Pituitary tumours

What is the pituitary?

The pituitary is a gland in the head that produces a number of hormones. These hormones help regulate the rest of the body and act as “slow-acting messengers” delivered to other parts of the body via the blood stream.

The pituitary is located behind the eyes and immediately under the brain. If it grows, it can start to push on the optic nerve, which is responsible for translating light entering your eyes into brain signals that allow you to see.

What is a pituitary tumour?

A pituitary tumour, or “adenoma”, is an abnormal growth of the pituitary gland.

In most cases, the tumour is benign (non-cancerous), so it will tend to grow slowly, and it doesn’t spread to other areas of the body.

There are different types of pituitary tumour, depending on whether or not the tumour affects your hormone production:

  • A prolactin-producing tumour is the most common type of secreting tumour, and can cause impotence, reduced sex drive, and in women, can cause your monthly periods to stop.
  • An steroid-secreting tumour causes Cushing’s syndrome, which can cause weight gain, high blood pressure, diabetes, depression, and in women, increased facial hair.
  • A growth hormone-secreting tumour causes a condition called acromegaly, which can cause your hands and feet to grow abnormally, as well as diabetes, high blood pressure, and sleep apnoea.
  • A TSH-secreting tumour can cause weight loss, anxiety, and palpitations.

Non-secreting tumours do not cause hormonal symptoms, but all types of pituitary tumour can start to press on the optic nerve and interfere with your vision.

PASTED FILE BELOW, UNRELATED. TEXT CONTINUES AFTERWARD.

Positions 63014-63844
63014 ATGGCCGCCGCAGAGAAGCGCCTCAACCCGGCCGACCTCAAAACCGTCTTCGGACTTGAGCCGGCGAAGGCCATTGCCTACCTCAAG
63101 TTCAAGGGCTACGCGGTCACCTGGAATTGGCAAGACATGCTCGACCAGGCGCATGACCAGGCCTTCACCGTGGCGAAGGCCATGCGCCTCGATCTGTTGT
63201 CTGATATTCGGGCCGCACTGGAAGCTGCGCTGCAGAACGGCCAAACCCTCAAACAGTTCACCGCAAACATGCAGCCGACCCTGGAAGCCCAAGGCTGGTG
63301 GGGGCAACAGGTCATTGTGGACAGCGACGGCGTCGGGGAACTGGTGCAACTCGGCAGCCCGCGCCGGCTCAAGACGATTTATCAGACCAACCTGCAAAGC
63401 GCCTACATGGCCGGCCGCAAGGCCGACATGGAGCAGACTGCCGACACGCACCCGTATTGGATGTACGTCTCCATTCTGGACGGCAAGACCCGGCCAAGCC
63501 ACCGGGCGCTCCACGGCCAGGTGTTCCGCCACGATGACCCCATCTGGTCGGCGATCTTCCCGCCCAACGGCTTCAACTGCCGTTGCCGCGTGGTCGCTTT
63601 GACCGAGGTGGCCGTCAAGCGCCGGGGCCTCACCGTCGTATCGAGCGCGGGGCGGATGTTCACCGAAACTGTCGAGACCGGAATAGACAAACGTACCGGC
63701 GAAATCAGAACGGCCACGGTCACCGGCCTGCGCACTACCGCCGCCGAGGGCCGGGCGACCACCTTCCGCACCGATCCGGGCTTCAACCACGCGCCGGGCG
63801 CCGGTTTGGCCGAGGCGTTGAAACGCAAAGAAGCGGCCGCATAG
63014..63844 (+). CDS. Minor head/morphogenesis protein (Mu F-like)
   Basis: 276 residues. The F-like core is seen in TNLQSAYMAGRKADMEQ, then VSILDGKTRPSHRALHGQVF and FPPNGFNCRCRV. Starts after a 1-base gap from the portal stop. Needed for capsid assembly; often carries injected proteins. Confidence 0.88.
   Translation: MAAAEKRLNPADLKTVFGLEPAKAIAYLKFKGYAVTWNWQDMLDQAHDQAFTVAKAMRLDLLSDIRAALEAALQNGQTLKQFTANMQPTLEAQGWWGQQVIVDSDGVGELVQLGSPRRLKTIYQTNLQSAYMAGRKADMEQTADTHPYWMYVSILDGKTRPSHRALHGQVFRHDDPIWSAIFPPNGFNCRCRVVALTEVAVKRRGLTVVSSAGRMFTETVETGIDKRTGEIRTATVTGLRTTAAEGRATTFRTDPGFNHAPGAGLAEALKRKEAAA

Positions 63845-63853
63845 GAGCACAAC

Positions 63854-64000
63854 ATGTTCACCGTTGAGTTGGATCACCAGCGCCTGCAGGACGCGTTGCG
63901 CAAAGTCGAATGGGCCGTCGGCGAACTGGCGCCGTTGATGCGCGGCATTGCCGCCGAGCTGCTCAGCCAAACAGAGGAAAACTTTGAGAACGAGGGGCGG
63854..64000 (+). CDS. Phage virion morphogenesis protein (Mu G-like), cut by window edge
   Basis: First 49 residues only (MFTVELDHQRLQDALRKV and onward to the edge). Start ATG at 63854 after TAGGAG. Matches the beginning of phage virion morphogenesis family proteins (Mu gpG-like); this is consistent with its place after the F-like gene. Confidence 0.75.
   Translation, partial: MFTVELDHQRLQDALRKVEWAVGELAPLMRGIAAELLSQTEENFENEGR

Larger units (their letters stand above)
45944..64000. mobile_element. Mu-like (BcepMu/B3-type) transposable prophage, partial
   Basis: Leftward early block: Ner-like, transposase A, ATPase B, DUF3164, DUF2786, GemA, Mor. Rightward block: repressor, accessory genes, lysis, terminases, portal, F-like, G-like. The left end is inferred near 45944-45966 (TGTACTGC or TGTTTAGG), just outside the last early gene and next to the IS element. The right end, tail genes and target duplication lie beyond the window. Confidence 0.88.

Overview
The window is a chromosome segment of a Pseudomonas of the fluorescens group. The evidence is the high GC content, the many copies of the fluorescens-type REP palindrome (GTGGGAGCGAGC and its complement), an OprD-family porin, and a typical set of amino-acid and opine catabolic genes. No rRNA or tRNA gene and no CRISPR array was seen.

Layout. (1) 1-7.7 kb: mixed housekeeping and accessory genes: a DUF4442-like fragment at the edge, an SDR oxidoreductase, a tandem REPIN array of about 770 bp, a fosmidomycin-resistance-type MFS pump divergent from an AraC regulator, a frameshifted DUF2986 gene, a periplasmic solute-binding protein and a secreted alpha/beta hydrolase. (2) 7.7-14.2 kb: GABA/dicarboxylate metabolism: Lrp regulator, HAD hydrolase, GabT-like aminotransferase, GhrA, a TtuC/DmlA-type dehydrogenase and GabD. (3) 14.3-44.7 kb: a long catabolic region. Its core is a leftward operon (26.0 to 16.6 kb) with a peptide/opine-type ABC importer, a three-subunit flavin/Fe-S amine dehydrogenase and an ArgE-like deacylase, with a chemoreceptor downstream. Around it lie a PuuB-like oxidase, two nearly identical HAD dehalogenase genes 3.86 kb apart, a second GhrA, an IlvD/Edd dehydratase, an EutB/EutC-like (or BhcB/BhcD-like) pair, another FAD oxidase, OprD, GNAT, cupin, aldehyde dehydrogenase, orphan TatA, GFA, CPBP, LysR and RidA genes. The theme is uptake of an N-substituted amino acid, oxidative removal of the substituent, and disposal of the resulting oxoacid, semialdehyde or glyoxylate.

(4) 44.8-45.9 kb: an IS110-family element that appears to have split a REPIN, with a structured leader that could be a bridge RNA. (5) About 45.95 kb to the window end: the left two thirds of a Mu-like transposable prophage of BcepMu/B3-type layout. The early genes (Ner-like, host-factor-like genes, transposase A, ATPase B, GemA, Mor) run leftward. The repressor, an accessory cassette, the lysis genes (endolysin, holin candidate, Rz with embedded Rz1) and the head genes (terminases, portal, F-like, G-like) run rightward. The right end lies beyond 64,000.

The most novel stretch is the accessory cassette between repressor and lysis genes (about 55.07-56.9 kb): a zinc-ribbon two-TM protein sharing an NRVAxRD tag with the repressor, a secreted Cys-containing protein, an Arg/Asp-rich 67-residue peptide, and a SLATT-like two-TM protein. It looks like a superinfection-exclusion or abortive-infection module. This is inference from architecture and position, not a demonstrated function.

If a pituitary tumour grows large enough, it can cause damage to the pituitary tissue and result in hormone deficiency.

How are pituitary tumours diagnosed?

Pituitary tumour diagnosis may involve a number of tests including:

  • blood tests to see if your hormone levels are normal
  • eye tests to see if there is any pressure on the optic nerve
  • imaging such as a CT scan or MRI to get a detailed picture of the tissues and organs inside your head, and assess the size and position of any tumours present

What causes pituitary tumours?

The cause of pituitary tumours is unknown. In a few cases, pituitary tumour growth runs in the family. Researchers are currently looking into whether tumours could be the result of a genetic mutation.

How are pituitary tumours treated?

In most cases, pituitary tumours are removed with surgery.

Surgery generally involves entering the area where the pituitary gland sits through the nose. By removing the tumour, you can avoid any damage to the eyes caused by the tumour pressing on the optic nerve, as well as correct or prevent further hormone disturbances.

The risks of surgery include:

  • bleeding
  • leakage of brain fluid
  • nasal pain or blockage
  • decreased sense of smell
  • a small risk of blindness or double vision

In some cases, pituitary tumours are treated with radiotherapy, providing the tumour is away from the optic nerve. This may also a necessary treatment if surgery was unsuccessful in removing the tumour.

Finally, you may be given medication to regulate your hormone production while you wait for surgery, or to regulate it in the long term if the tumour has damaged your pituitary gland permanently.

What kind of specialist treats pituitary tumours?

You will usually be seen by a multidisciplinary team, composed of:

  • an endocrinologist (an expert in hormonal issues)
  • a neurosurgeon (to discuss surgical treatment)
  • a neuro-oncologist (to discuss radiotherapy)